An issue related to a healthy agricultural workforce that has surfaced is the notion that individuals who work with dairy or beef cattle have a natural resistance or immunity to COVID 19. There’s a belief that exposures to the broader family of coronaviruses, such as, types that causes scours in pre-weaned calves, winter dysentery in confined dairy cows, or associated with certain pneumonias in cattle, provide this resistance.
This is a false belief that could be providing the agricultural workforce with a false sense of security. At this time, there is no known resistance for any human to COVID-19, including farmers, their families or their employees.
Dr. Christopher Olsen, DVM PhD, Office of Global Health, School of Medicine and Public Health at UW-Madison says, “The virus SARS CoV2 that causes COVID-19 disease is only distantly related to common bovine coronaviruses. While not impossible for there to be some level of cross-recognition of this new virus by antibodies to bovine coronavirus (they are in the same overall subsection of the coronavirus family), I would expect it to be very limited.”
Dr. Tom Freidrich, Professor in the School of Veterinary Medicine at UW-Madison and Head of Virology at the National Primate Research Center in Wisconsin where they study the source of viruses and how they make us sick adds, “because bovine corona virus’s don’t appear to infect human cells, it’s unlikely exposure to these viruses would stimulate much of any immune response in people”. He adds “bovine corona viruses are not particularly closely related genetically to the COVID-19 virus, so even if people with exposure to cattle could have some immunity to bovine corona viruses, I don’t think it would give much protection against COVID-19.” Furthermore, Dr. Freidrich says while human corona virus infections are quite common and most of us likely have some immunity to human corona viruses that cause the common cold, this does not appear to protect people against COVID-19. Overall he says, “I strongly recommend everyone assume they are susceptible to COVID-19. There’s not only an individual risk of developing severe disease if you get it, but it’s very contagious and would be easy to pass on to others once you’re infected.”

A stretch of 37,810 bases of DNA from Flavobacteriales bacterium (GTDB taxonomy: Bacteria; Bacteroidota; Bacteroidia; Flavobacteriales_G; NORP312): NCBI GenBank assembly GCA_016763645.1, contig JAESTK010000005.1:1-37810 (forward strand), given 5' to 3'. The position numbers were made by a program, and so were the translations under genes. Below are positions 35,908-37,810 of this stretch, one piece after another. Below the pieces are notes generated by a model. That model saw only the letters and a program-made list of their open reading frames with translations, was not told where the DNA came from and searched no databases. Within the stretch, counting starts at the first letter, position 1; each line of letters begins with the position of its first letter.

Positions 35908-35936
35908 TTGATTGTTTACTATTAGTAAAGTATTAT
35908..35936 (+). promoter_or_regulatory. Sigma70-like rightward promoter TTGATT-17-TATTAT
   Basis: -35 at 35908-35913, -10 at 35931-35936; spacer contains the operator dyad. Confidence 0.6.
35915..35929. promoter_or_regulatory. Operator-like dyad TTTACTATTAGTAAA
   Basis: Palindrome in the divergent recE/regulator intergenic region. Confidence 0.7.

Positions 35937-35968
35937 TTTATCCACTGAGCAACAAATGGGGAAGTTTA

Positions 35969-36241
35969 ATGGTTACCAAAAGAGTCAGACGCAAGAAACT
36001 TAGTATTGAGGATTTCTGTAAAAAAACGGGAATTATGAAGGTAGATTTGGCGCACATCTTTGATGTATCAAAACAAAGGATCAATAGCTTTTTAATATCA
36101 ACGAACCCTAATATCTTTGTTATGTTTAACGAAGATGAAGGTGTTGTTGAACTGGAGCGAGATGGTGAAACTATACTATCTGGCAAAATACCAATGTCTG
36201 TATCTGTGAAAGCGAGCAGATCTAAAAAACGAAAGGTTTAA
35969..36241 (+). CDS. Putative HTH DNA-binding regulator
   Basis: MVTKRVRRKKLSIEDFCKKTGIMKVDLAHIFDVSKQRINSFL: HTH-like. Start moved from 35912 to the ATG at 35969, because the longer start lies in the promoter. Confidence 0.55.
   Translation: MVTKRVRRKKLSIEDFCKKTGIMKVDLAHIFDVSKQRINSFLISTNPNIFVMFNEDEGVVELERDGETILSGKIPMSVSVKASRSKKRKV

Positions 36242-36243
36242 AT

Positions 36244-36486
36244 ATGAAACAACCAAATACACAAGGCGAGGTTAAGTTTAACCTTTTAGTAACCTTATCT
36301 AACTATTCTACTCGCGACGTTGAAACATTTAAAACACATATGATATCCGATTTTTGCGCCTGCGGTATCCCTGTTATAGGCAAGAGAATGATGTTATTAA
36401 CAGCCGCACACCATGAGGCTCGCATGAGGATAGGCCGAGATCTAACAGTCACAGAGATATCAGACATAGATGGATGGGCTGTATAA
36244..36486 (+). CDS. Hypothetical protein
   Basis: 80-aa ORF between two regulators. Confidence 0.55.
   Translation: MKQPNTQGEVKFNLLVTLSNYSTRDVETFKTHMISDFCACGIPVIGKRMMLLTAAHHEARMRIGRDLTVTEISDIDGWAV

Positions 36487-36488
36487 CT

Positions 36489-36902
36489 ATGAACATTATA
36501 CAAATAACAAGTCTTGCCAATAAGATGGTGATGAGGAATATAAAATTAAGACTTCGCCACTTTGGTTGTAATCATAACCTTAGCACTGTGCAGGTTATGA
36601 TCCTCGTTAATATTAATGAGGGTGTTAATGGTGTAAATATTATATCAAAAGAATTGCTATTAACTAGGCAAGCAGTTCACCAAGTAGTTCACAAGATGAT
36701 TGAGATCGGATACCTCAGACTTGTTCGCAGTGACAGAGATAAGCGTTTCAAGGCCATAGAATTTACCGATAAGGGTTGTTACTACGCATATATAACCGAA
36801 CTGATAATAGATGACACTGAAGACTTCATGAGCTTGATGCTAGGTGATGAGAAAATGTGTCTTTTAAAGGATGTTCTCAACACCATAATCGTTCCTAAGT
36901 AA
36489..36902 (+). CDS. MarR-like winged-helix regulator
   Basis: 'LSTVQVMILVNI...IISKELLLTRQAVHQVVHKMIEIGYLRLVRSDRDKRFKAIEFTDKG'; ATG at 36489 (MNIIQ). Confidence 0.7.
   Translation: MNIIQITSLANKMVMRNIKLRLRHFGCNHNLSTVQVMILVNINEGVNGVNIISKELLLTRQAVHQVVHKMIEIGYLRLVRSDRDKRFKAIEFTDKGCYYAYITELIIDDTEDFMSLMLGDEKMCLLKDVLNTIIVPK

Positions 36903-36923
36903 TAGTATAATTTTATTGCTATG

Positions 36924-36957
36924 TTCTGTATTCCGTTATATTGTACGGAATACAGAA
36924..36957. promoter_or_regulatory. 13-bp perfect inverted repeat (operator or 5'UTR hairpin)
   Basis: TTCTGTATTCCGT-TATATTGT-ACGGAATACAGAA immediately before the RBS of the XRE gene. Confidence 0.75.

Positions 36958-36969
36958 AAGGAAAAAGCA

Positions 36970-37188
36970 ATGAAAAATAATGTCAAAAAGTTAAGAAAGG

The good news is we don’t have to worry about the safety of food being produced on farms according to Dr. Gregg Hanzlicek, Kansas State University Veterinary Diagnostic Lab Director. He notes, “Milk, eggs, beef pork…whatever the source of your protein, people do not have to worry because those products don’t carry COVID-19.”